Guest post by Lucy Chamberlain, Publicity Director, Legend Press
Over the last week there has been a lot of media attention about author incomes, with a recent article in the Bookseller stating that authors earn on average £11,000 a year. This amount is below the living wage, making it increasing difficult for authors to earn a living from writing alone. The majority of authors have to work a second job, some as journalists and copywriters, but many in completely unrelated fields.
With the squeezing of discounts from retailers, and the push for the ‘cheap ebook’ it is becoming increasing difficult to make money from book sales alone. Literary prizes are becoming a fantastic way for authors to gain extra income to support their writing.
I work for Legend Press who run the UK’s biggest prize for unpublished authors – The Luke Bitmead Bursary. The annual prize, now in its 7th year, gives a £2500 bursary to the winning author, as well as a publishing contract with Legend Press. The bursary was set up by Luke’s family shortly after Luke’s sudden and tragic death in 2006, aged just 34. Luke was the first novelist to be published by Legend Press, and we are delighted to work with Luke’s family each year on the award to honour his memory and help reduce the stigma attached to mental health issues. The prize is open to all novelists who have not been traditionally published, although self-published authors are welcome to enter.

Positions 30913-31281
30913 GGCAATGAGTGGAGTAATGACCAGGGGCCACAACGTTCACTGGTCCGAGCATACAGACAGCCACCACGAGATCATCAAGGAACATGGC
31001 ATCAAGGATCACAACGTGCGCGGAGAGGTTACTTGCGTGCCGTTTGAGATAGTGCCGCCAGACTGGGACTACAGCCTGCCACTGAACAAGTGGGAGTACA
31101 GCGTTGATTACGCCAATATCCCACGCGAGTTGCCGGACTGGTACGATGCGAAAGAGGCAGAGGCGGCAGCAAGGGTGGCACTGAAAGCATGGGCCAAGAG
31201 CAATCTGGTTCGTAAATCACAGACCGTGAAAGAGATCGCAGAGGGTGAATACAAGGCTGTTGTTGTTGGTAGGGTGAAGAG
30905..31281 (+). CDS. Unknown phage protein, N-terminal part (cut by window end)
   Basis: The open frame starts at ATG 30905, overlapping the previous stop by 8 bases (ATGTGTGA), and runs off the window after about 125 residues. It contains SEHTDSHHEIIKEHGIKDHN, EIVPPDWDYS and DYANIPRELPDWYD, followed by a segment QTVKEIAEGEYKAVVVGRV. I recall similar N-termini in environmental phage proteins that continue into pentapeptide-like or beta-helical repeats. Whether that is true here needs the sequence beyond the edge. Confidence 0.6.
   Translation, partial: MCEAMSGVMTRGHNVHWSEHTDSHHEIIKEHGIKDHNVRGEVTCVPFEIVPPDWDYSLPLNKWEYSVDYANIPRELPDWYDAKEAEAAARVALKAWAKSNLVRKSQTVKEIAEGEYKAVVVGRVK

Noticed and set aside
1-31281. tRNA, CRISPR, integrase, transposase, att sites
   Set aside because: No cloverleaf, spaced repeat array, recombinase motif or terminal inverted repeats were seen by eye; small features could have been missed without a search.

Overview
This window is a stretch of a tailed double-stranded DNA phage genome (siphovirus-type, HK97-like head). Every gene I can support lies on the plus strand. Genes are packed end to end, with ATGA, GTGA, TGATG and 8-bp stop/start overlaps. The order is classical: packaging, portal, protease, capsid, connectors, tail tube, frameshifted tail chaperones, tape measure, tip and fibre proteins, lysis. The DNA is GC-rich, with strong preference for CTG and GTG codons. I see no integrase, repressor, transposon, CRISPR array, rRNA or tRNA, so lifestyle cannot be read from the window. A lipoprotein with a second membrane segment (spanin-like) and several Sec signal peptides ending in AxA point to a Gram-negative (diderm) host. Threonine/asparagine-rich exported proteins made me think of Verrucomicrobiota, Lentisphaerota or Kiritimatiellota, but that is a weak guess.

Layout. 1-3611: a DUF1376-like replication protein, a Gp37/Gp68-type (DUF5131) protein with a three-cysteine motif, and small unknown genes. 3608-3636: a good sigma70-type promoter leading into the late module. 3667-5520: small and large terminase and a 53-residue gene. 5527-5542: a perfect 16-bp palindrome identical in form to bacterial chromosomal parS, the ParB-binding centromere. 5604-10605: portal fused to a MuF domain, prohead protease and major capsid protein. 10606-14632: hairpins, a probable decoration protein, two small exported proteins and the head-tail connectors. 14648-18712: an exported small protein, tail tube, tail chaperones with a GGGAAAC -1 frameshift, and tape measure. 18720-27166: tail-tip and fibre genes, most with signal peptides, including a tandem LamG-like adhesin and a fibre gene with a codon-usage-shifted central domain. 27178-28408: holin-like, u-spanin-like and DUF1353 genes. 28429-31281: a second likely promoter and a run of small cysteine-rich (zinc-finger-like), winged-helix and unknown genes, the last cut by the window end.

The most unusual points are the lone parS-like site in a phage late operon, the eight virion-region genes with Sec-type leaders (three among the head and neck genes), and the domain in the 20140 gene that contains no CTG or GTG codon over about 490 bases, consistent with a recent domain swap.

We have had a fantastically diverse range of winners, including female fiction authors Sophie Duffy and Joanne Graham, literary writers such as Andrew Blackman, Jo Gatford and J.R Crook, and crime writer Ruth Dugdall. Ruth Dugdall was the winner of the 2009 prize, with her novel The Woman Before Me going on to sell over 50k copies, with several international rights deals secured. The prize is a fantastic springboard for writers, and we are delighted to be working on the prize for another year.
The deadline for this year’s award is 1st August 2014. More information about the prize is here.
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